Commentary – Inflation
UK Retail Price inflation – an older, close relative of CPI inflation – rose gradually from around 2 or 3% in 1960 to a peak of over 20% in the mid-1970s. In recent years it has been more subdued. Following the financial crisis of 2007 it fell sharply but then rose to around 5% in 2011 since when it has fallen.
UK (CPI) inflation – the inflation rate by which the Bank of England’s monetary policy is gauged – has fallen more or else consistently since mid-2011 and by the end of 2014 was approaching zero. Because some elements in the CPI – notably food and energy prices – are especially volatile attention in recent years has been drawn to ‘core’ inflation which probably gives a better picture of the ‘underlying’ inflation rate. There are different ways of measuring it but a common measure is CPI inflation after eliminating food and energy prices. On this measure UK core and actual inflation at the end of 2014 were very similar – and heading for zero – but in the immediate aftermath of the financial crisis core inflation was noticeably lower than the raw figure. The Bank of England took the view that the high CPI inflation rate was likely to be temporary and did not dictate a rise in interest rates. The sharp fall in energy prices in 2014/5 will probably mean the Bank of England will face the same problem in reverse.
Consumer prices in most countries have shown the same general tendency to rise, though in the immediate aftermath of the financial crisis consumer prices in some countries fell temporarily. More recently there are signs in many countries of prices tending to flatline or even fall.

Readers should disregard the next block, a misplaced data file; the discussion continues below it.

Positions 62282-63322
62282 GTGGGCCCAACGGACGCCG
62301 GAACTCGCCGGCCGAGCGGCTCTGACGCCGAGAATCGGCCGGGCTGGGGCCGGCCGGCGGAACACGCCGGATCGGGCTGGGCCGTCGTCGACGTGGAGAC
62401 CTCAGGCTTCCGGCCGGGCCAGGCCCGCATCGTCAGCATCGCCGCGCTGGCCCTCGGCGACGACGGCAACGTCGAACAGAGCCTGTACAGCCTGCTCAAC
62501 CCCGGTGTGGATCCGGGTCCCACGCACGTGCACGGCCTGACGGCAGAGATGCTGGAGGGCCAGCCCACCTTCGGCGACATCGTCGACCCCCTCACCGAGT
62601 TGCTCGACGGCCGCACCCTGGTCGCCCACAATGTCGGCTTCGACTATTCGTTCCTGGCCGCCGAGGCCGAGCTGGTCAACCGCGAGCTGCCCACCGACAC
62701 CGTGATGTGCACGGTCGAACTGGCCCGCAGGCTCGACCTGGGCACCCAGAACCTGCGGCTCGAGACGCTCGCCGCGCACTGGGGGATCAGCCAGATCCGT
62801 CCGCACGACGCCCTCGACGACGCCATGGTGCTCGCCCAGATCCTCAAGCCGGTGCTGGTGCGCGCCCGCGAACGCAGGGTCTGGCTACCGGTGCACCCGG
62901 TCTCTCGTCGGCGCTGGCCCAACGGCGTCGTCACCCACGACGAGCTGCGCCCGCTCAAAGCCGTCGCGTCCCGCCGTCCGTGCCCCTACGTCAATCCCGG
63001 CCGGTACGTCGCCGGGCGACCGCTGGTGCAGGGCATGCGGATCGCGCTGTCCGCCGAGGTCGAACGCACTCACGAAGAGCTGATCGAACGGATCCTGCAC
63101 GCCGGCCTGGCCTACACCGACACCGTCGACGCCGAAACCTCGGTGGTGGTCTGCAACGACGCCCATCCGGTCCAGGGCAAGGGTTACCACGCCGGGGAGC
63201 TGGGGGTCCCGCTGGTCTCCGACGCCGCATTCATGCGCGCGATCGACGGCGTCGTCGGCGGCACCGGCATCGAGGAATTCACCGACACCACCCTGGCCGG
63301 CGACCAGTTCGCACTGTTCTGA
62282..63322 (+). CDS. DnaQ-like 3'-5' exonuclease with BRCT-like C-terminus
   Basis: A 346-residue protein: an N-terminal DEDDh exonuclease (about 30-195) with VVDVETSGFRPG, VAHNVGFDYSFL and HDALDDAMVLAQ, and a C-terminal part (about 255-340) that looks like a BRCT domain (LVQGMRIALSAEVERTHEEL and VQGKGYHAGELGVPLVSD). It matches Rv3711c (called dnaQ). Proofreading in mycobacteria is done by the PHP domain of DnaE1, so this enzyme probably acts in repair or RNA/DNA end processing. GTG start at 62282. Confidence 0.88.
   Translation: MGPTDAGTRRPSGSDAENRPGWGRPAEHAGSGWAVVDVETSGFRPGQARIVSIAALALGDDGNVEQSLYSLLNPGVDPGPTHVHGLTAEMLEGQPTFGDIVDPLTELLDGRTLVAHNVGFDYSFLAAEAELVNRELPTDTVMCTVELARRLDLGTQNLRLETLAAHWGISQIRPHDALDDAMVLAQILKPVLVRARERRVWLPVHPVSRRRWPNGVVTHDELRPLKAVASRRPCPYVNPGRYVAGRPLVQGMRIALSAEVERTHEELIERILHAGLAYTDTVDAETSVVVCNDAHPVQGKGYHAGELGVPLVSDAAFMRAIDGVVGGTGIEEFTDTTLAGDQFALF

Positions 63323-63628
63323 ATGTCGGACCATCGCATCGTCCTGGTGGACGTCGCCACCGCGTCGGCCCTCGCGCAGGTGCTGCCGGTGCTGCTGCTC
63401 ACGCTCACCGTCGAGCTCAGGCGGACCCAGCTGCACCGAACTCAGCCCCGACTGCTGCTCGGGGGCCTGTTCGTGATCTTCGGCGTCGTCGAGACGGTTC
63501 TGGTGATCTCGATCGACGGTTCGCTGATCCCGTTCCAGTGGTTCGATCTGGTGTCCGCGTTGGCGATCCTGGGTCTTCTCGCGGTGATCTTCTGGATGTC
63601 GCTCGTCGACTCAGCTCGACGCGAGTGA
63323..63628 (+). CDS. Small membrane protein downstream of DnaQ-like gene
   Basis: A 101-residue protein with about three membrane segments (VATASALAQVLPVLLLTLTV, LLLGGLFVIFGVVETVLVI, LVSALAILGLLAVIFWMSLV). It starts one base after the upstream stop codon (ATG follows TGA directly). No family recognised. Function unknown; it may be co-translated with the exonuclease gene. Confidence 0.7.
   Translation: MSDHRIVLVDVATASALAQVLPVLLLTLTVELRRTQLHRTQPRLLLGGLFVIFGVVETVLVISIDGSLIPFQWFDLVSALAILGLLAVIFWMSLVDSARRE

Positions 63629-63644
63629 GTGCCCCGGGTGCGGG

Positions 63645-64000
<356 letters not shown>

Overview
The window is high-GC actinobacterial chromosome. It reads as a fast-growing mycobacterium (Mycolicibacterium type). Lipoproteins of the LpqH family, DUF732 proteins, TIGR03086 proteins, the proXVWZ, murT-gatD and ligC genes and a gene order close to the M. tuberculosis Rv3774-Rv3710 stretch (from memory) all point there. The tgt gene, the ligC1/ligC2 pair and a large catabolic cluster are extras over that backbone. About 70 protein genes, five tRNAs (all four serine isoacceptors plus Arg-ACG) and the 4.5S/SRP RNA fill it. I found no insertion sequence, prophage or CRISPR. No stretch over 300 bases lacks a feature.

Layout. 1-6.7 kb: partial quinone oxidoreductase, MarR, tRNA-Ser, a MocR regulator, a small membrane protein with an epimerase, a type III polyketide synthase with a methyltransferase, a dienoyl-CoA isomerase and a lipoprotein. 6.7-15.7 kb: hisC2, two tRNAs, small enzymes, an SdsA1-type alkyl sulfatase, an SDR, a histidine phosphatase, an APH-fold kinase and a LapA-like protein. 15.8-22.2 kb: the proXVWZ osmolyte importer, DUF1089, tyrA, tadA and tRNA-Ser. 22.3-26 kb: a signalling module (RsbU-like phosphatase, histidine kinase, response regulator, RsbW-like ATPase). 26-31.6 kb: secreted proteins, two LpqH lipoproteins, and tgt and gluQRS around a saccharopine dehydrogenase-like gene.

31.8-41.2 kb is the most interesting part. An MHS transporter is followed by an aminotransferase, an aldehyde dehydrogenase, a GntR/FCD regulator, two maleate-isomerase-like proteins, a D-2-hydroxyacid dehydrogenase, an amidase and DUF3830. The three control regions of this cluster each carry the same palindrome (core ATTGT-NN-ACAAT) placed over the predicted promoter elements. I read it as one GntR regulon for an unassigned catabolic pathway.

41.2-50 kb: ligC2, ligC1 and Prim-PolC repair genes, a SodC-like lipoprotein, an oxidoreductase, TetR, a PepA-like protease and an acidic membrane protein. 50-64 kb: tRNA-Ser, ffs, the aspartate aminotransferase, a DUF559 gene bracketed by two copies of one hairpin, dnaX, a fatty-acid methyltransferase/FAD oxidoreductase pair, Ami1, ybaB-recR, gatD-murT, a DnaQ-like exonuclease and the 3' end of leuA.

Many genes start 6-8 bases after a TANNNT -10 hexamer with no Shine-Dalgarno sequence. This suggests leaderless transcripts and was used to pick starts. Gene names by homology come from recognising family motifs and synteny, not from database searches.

Some countries experienced noticeably higher inflation than others. For countries in the Eurozone it is especially important that the prices of the good and service they produce do not increase more rapidly than those of other Euro-zone members. If they do then those countries will become uncompetitive and be unable to sell their goods and services; and they cannot restore their competitiveness by devaluing their currency since they don’t have their ‘own’ currency. Instead they have to ‘internally devalue’ i.e. ensure that their prices rise more slowly than those of their fellow members. And if prices elsewhere are rising only very slowly then that means that their prices have to fall or not rise at all. This is the situation that Spain, Ireland, Portugal and Greece found themselves in when the financial crisis broke. Their prices had become relatively high and, given the generally low Euro-zone inflation post-2007, their wages and prices needed to fall. This was one of the aims of the austerity imposed on them. This process has been very painful because wages in particular are downwardly sticky, so the initial effects of austerity were always likely to be felt first on output and unemployment. Eventually, all those countries have seen their GDP deflators relative to Germany’s and the Euro-zone in general fall back towards their 2000 levels. If other Euro-zone members had been prepared to tolerate higher inflation themselves the same result could probably have been achieved with less loss of output and unemployment; but they weren’t.